Aging in Place: A Policy Approach for Aging Well

Aging in Place: A Policy Approach for Aging Well

FS185E
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Cate Clegg-Thorp, MPH, University of Washington School of Public Health, Health Policy Center, Patricia Lichiello, MA, University of Washington School of Public Health, Health Policy Center, Michael Kern, MPA, William D. Ruckelshaus Center, Washington State University Extension and University of Washington Evans School of Public Policy and Governance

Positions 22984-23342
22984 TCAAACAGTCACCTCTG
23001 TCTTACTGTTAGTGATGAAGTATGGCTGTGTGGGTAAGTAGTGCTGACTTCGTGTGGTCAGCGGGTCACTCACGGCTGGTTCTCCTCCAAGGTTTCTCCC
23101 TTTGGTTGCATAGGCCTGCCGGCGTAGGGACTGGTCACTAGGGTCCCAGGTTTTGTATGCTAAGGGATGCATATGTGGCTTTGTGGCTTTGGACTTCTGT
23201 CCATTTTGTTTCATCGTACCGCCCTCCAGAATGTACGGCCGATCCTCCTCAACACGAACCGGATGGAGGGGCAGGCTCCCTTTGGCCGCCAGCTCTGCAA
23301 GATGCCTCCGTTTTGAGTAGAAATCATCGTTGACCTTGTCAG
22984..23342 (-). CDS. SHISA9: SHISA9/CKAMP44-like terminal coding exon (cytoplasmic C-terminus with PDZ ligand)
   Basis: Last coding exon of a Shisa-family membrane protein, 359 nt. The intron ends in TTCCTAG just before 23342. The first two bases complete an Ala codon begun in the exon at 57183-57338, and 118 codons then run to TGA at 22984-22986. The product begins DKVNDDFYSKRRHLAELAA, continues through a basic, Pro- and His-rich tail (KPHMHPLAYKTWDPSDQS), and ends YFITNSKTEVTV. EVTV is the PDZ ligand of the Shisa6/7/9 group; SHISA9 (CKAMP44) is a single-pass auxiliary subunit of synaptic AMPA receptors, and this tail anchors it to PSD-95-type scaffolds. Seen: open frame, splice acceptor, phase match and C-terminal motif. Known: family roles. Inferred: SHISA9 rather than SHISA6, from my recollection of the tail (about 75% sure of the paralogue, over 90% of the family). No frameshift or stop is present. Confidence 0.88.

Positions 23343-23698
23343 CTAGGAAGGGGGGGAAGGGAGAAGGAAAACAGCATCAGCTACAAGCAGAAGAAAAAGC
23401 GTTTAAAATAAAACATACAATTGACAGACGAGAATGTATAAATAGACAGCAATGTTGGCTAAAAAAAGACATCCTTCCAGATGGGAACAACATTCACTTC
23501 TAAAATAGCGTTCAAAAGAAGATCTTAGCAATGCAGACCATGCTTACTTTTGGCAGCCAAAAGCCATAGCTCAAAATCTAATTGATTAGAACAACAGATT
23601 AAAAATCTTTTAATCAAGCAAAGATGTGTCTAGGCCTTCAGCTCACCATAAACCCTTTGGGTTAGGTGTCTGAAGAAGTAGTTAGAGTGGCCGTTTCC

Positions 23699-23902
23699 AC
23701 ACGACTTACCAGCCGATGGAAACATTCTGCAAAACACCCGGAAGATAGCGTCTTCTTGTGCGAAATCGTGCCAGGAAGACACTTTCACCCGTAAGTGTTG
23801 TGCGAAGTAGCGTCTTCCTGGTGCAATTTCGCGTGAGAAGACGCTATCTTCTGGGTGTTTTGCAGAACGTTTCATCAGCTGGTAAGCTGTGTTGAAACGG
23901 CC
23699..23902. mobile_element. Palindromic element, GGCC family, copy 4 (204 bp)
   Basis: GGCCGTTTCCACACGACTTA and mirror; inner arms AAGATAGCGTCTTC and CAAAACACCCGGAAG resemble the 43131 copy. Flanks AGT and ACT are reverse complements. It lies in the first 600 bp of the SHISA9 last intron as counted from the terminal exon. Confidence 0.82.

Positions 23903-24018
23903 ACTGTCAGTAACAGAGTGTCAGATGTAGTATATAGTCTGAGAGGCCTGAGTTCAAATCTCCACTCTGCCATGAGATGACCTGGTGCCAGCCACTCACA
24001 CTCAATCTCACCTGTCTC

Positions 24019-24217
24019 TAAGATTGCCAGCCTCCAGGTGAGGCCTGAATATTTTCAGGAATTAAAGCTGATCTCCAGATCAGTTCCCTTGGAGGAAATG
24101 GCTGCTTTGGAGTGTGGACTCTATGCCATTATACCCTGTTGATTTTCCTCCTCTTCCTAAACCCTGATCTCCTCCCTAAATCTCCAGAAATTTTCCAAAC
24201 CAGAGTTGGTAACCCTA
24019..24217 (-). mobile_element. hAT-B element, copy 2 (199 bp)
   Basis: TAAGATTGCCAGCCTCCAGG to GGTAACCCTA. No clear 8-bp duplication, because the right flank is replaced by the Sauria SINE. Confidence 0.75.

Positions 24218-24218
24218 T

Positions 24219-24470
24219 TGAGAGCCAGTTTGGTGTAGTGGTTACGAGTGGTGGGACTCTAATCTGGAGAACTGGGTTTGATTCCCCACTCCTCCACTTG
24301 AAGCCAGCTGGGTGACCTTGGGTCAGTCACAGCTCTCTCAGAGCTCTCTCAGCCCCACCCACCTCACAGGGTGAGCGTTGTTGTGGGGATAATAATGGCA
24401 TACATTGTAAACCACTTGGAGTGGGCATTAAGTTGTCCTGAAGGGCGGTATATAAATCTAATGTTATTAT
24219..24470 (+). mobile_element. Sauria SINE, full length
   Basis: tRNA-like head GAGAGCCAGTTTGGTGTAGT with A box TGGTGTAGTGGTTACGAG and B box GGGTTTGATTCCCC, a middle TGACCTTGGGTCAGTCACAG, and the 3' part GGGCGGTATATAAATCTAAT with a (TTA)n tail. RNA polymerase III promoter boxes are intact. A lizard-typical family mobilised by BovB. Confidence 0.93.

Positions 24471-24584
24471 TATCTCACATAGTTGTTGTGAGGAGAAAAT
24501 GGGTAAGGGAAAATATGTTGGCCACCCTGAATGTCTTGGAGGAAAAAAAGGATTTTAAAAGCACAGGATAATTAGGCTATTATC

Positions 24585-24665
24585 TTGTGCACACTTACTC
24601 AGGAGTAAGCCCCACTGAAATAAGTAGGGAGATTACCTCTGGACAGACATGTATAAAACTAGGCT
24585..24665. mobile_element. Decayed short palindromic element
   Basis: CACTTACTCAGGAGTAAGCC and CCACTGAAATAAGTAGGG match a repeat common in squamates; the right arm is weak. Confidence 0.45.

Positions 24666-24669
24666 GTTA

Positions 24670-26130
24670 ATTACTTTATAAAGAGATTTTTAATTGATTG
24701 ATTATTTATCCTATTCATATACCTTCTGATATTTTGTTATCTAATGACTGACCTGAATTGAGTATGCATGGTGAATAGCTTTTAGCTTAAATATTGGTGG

The population of Washington State is aging. By 2030, nearly 20% of Washington residents will be age 65 and older; in rural communities nearly 30%. Are we prepared to meet the health care needs of our aging population? The William D. Ruckelshaus Center and the University of Washington Health Policy Center partnered on baseline research to examine this question and others. They inquired about types of health care providers for older adults in Washington, current and anticipated supply-and-demand for this workforce, and policy approaches to address capacity gaps. This fact sheet offers a summary of the research findings with an overview of key policy concerns regarding older adults' access to health care services, and a community-based approach for supporting both eldercare service providers and the adults who receive their services. A companion fact sheet, Washington State’s Eldercare Workforce, offers an overview of the growing demand for health care services for older adults in Washington State and a set of tables that provide an inclusive and extensive definition of the health care workforce that serves them.